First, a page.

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Richard Fox

American, b. 1947


Stoneware, wood and cord
8 x 14 x 13.5 in.
Gift of the Nora Eccles Treadwell Foundation

Made in 1982, in the early years of his independent studio practice, Richard Fox’s Jar is a wonderful example of his functional work before he began pursuing representational sculpture. This storage vessel has a narrow foot, with walls that angle steeply outward before abruptly stopping to mirror the angle back toward a narrow rim on which the lid sits. The matte-white glaze emphasizes the ridges left from the throwing process, while the dark stoneware clay body is exposed by the fluid, wax-resist linework that plays across the shoulder of the pot. The addition of wood and cordage provides a simple yet secure mechanism to hold the lid firmly in place.

Richard Fox was born in Key West, Florida, in 1947 and, after a self-proclaimed “unremarkable childhood,” he moved to El Paso to study at the University of Texas. As is the case with so many ceramic artists, Fox’s first encounters with clay during his academic career profoundly affected the direction his life would take. After receiving a bachelor’s degree with a major in ceramics, Fox moved in 1977, establishing a home and studio in the idyllic region of Mount Shasta, California. His practice has evolved toward representational sculpture depicting various animals, while he also works as a coffeehouse manager, carpenter, ski lift mechanic, and welder.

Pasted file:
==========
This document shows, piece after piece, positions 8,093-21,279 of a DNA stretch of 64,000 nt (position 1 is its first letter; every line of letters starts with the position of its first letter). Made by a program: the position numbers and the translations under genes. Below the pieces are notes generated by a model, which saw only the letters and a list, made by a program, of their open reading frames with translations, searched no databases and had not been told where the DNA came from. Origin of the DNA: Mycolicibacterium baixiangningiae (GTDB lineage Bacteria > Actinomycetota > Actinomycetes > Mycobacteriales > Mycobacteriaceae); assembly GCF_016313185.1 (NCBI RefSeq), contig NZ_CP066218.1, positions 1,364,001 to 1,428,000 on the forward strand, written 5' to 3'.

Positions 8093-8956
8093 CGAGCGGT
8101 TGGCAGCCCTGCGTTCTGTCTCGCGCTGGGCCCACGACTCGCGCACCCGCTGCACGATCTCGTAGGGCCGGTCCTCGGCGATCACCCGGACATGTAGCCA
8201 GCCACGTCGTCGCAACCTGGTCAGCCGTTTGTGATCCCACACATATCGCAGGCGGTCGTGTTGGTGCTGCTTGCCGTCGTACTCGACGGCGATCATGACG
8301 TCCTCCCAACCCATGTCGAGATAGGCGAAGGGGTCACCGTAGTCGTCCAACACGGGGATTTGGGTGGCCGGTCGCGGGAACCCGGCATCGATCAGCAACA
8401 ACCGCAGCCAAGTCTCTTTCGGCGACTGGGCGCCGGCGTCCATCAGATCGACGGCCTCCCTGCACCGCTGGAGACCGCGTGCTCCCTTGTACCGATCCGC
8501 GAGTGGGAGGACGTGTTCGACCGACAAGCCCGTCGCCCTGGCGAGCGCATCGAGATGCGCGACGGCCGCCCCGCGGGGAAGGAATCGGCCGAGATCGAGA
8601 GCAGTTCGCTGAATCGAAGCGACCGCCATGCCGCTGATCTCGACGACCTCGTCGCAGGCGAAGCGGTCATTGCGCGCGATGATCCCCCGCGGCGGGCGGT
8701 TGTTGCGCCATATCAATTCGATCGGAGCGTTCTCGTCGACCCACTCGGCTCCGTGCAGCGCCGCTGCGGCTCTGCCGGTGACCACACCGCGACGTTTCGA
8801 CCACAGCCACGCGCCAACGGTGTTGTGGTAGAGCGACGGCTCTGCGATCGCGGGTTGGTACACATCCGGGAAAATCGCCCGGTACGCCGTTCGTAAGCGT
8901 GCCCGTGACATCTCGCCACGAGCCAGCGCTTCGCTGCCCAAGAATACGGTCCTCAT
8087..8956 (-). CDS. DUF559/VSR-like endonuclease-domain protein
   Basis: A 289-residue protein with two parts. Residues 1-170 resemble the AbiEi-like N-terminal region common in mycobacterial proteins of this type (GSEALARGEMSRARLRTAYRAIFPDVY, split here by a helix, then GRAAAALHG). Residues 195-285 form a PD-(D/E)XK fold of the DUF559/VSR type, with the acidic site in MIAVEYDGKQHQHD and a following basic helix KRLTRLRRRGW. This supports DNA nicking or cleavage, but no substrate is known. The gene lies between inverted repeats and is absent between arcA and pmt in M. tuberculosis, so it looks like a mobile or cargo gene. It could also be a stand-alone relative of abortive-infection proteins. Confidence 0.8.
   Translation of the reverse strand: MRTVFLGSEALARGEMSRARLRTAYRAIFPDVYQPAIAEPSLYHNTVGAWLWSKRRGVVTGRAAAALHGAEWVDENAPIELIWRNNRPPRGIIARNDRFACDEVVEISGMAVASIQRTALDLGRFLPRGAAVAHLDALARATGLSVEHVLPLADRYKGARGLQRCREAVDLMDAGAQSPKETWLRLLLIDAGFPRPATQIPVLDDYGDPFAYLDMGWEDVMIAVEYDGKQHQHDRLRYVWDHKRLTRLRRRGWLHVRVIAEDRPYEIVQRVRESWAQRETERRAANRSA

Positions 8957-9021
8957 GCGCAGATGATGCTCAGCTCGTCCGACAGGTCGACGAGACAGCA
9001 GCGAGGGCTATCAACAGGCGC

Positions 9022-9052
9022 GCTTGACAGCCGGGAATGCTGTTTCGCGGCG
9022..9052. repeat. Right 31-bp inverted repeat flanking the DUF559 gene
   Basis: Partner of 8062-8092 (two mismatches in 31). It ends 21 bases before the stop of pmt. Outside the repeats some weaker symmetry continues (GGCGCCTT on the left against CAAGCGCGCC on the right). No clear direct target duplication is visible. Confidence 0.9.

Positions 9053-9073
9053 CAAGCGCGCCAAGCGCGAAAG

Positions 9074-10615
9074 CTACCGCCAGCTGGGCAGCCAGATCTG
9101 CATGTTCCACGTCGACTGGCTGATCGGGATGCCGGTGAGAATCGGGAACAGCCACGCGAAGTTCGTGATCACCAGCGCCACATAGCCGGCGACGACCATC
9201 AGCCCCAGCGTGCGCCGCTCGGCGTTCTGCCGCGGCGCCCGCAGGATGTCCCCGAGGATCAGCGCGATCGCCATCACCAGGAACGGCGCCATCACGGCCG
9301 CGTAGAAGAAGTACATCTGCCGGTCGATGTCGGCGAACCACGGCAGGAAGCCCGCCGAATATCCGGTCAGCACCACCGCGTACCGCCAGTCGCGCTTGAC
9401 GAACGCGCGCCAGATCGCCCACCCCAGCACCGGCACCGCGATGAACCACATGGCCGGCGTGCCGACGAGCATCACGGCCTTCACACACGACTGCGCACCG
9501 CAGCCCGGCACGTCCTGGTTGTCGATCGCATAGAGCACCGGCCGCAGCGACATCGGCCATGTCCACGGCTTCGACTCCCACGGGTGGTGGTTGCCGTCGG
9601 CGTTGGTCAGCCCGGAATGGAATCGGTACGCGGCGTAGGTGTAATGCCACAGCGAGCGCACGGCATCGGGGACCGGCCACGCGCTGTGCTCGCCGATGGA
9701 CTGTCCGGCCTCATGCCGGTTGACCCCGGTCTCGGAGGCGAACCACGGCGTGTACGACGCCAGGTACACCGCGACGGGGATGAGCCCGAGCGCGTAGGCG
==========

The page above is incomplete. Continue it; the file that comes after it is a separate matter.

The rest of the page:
Ayla Murray

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